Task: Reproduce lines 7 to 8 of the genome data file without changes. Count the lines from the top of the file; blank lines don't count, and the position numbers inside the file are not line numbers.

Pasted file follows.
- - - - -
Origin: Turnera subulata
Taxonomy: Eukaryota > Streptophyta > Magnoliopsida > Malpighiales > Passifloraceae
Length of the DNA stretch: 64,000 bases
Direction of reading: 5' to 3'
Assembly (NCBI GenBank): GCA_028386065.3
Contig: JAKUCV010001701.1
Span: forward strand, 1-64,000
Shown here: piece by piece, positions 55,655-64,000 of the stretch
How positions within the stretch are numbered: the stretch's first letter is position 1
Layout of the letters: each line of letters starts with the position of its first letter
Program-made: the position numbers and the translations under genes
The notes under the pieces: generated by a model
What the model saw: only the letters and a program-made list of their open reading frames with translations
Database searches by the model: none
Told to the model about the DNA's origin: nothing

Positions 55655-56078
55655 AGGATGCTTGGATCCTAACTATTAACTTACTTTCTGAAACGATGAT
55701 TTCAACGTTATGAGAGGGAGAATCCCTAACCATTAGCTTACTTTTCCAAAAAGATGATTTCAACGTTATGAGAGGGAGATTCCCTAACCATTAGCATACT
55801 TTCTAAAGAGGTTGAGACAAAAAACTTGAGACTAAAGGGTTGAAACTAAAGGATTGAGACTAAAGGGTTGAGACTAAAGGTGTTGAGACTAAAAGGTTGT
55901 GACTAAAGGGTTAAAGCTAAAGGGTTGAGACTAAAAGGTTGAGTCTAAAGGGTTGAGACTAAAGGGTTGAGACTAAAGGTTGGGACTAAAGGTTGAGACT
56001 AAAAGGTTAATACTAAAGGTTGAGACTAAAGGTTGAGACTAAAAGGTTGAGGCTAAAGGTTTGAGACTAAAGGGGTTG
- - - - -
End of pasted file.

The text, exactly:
Span: forward strand, 1-64,000
Shown here: piece by piece, positions 55,655-64,000 of the stretch